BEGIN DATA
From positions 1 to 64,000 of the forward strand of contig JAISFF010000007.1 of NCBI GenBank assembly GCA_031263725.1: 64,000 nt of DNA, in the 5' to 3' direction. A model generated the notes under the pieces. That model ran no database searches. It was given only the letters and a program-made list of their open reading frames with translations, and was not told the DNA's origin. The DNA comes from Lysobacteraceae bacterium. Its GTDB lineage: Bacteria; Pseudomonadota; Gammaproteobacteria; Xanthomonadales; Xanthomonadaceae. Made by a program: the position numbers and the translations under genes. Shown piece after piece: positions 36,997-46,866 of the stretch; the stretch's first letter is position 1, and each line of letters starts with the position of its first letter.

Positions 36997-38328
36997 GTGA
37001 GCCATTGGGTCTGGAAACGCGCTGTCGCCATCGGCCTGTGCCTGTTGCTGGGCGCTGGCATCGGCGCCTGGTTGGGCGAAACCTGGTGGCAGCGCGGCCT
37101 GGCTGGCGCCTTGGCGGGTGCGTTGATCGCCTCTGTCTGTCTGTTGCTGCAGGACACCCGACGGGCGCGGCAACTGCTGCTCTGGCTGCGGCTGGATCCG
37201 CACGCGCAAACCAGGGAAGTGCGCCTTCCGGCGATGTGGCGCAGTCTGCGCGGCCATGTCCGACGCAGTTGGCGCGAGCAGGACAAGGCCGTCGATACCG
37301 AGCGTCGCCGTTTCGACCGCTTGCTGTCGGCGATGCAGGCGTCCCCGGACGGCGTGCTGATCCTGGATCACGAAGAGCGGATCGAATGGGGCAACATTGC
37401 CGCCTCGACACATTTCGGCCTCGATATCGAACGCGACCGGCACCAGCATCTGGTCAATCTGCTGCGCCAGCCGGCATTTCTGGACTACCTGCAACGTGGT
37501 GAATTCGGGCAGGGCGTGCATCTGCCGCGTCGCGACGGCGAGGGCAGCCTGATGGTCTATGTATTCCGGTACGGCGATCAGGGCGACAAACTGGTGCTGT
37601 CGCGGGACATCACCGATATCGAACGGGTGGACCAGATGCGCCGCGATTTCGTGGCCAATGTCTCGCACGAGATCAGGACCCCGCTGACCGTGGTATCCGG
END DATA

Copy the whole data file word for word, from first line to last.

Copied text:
From positions 1 to 64,000 of the forward strand of contig JAISFF010000007.1 of NCBI GenBank assembly GCA_031263725.1: 64,000 nt of DNA, in the 5' to 3' direction. A model generated the notes under the pieces. That model ran no database searches. It was given only the letters and a program-made list of their open reading frames with translations, and was not told the DNA's origin. The DNA comes from Lysobacteraceae bacterium. Its GTDB lineage: Bacteria; Pseudomonadota; Gammaproteobacteria; Xanthomonadales; Xanthomonadaceae. Made by a program: the position numbers and the translations under genes. Shown piece after piece: positions 36,997-46,866 of the stretch; the stretch's first letter is position 1, and each line of letters starts with the position of its first letter.

Positions 36997-38328
36997 GTGA
37001 GCCATTGGGTCTGGAAACGCGCTGTCGCCATCGGCCTGTGCCTGTTGCTGGGCGCTGGCATCGGCGCCTGGTTGGGCGAAACCTGGTGGCAGCGCGGCCT
37101 GGCTGGCGCCTTGGCGGGTGCGTTGATCGCCTCTGTCTGTCTGTTGCTGCAGGACACCCGACGGGCGCGGCAACTGCTGCTCTGGCTGCGGCTGGATCCG
37201 CACGCGCAAACCAGGGAAGTGCGCCTTCCGGCGATGTGGCGCAGTCTGCGCGGCCATGTCCGACGCAGTTGGCGCGAGCAGGACAAGGCCGTCGATACCG
37301 AGCGTCGCCGTTTCGACCGCTTGCTGTCGGCGATGCAGGCGTCCCCGGACGGCGTGCTGATCCTGGATCACGAAGAGCGGATCGAATGGGGCAACATTGC
37401 CGCCTCGACACATTTCGGCCTCGATATCGAACGCGACCGGCACCAGCATCTGGTCAATCTGCTGCGCCAGCCGGCATTTCTGGACTACCTGCAACGTGGT
37501 GAATTCGGGCAGGGCGTGCATCTGCCGCGTCGCGACGGCGAGGGCAGCCTGATGGTCTATGTATTCCGGTACGGCGATCAGGGCGACAAACTGGTGCTGT
37601 CGCGGGACATCACCGATATCGAACGGGTGGACCAGATGCGCCGCGATTTCGTGGCCAATGTCTCGCACGAGATCAGGACCCCGCTGACCGTGGTATCCGG